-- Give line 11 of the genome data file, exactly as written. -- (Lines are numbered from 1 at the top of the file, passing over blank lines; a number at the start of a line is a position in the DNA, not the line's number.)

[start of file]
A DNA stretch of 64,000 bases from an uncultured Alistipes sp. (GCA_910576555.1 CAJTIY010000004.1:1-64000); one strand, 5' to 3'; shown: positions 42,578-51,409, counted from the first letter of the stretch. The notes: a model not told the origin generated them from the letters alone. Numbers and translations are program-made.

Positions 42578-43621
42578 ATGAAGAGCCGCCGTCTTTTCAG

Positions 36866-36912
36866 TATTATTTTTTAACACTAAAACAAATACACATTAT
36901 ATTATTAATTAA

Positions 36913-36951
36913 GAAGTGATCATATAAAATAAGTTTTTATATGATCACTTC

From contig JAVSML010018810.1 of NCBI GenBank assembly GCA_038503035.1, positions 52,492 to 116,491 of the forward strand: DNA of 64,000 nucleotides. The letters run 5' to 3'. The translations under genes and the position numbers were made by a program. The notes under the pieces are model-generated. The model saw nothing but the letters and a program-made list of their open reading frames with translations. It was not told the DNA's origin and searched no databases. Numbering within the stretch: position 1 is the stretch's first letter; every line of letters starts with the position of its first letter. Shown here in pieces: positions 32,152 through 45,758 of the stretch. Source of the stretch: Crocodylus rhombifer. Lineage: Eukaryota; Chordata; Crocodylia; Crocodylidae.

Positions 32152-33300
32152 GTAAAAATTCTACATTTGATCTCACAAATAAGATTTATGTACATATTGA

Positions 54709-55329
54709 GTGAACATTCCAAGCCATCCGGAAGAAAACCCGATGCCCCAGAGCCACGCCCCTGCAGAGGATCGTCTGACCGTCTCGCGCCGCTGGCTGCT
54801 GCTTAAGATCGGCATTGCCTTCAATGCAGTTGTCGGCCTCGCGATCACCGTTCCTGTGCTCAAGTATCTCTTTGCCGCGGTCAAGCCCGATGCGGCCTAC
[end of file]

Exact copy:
32152 GTAAAAATTCTACATTTGATCTCACAAATAAGATTTATGTACATATTGA